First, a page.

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Gerard Manley Hopkins Essay, Research Paper
Gerard Manley Hopkins
Jason Platko Mrs. Pena English 28 May, 1996
Everyone is destined to be great for a moment in their lives. For Gerard
Manley Hopkins this was difficult. Gerard was a poet that came way before his
time and people didn’t realize the power he had with words.
Gerard Manley Hopkins was one of the most original poets to write in
English at any time period. He only lived for 45 years and only had three of
his poems published during his lifetime. Gerard was torn between his love of
God and his love of poetry.
Gerard Manley Hopkins, born on July 28 1844, was the eldest of eight
children of a London marine insurance adjuster. Besides writing books about
marine insurance Gerard’s father, Manley, also wrote a volume of poetry. His
mother on the other hand was a very pious person. She was actively involved in
the church and impressed her religion on Gerard. He attended Highgate School
where his talent for poetry was first shown. Some sources say he won as many as
seven contests while enrolled at Highgate.
Gerard in 1864 enrolled at Balliol College, at Oxford, to Read Greats
(classics, ancient history, and philosophy). At this time in his life he wanted
to become a painter, like one of his siblings. His plans changed when he, and
three of his friends were drawn in to Catholicism. He was received by the
Church of Newman in October of 1866. After having taken a first class degree in
1867, he taught at the Oratory School, Birmingham. Two years later he decided
to become a Jesuit when he burned all his verses as too worldly. When he
entered as a Jesuit he wrote no poems. although the though of crossing the two
vocations constantly crossed his mind. Then in 1875 he told his superior how
moved he felt by the wreck of the Deutschland, a ship carrying five nuns exiled
from Germany. His superior expressed his wish that someone would write a poem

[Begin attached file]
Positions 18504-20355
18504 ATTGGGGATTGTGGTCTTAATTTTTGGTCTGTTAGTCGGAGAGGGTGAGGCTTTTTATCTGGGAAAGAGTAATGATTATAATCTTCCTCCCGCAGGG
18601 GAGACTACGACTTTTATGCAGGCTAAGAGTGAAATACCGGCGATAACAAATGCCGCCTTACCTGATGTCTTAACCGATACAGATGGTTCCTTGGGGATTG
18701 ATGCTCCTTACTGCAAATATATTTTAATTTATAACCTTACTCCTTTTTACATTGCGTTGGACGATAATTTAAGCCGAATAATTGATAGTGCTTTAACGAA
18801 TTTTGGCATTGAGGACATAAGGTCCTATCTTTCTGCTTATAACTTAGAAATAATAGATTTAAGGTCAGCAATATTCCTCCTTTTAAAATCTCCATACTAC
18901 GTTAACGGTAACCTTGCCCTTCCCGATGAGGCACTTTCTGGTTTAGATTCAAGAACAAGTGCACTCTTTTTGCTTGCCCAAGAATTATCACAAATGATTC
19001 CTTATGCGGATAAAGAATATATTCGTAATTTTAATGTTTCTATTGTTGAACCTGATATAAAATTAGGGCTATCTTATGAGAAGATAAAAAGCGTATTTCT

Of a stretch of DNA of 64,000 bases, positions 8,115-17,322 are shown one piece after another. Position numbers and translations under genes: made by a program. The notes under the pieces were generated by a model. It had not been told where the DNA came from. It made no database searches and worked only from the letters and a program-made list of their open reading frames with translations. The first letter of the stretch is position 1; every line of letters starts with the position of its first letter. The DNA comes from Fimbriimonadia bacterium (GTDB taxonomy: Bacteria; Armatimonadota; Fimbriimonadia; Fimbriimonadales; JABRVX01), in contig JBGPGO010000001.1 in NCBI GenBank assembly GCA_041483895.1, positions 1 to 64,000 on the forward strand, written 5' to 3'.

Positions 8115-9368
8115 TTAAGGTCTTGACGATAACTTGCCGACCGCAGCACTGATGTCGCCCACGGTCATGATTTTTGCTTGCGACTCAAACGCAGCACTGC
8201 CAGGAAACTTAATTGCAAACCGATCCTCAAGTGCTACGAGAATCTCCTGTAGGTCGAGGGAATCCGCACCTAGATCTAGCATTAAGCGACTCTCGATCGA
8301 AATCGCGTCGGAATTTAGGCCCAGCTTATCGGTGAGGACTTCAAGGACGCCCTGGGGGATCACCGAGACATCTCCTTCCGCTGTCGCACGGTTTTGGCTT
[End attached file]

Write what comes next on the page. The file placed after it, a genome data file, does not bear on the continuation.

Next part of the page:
about it. Hopkins having his motive wrote his first major work. He sent his
poem to long time friend Robert Bridges who was put off by the poem and called
it ”presumptuous juggelry.” But Hopkins stood his ground, knowing he had
something of worth. His poem brought together his own conversion and the chiefs
nun’s transfiguring death. God’s wrath and God’s love with the face of an
epigram. Hopkins faith was a source of anguish. He said he never wavered in it,
but that he never felt worthy of it.
Hopkins felt that language must divorce itself from such archaisms as
”ere,” ”o’er,” ”wellnigh,” ”whattime,” and ‘’saynot.” But Hopkins
invented many new words like: beechhole (trunk of a beech tree), bloomfall (fall
of flowers), bower of bone (body), firedint (spark), firefolk (stars), unleaving
(losing leaves), and leafmeal (leaf and piecemeal).
Gerard Manley Hopkins led a life that he thought was good. He lived a life
that met both his mothers and fathers expectations. He like his father wrote
poetry, but unlike his father didn’t like to publicize his works. And like his
mother he was very actively involved in the church, becoming a priest. But
unlike his mother didn’t devote his whole life to religion. Gerard
unfortunately only lived to be 45 when he died of typhoid. He was the professor
of classics at University College, Dublin for many years before he passed away.
When Yeats said that Hopkins’ style was merely “the last development of
poetic diction” he spoke like a contrary old man. Hopkins’ small and
idiosyncratic productions, much of it fragments, must have seemed to Yeats a
threat to what had been already achieved without it. Hopkins poems blended of
natural and learned elements, and that its vivid surface leads on occasion not
only to clarity but also to darkness. In many of his poems it is difficult to
get its true meanings. Yvor Winters blamed it on the convenient scapegoat of
“Romantic” individualism. But many others blame it on Hopkins’ desire for
discipline. We know that his urge towards sacrifice of intellect and a true
religious anonymity was very strong. His letters to Dixon reveal an unendin
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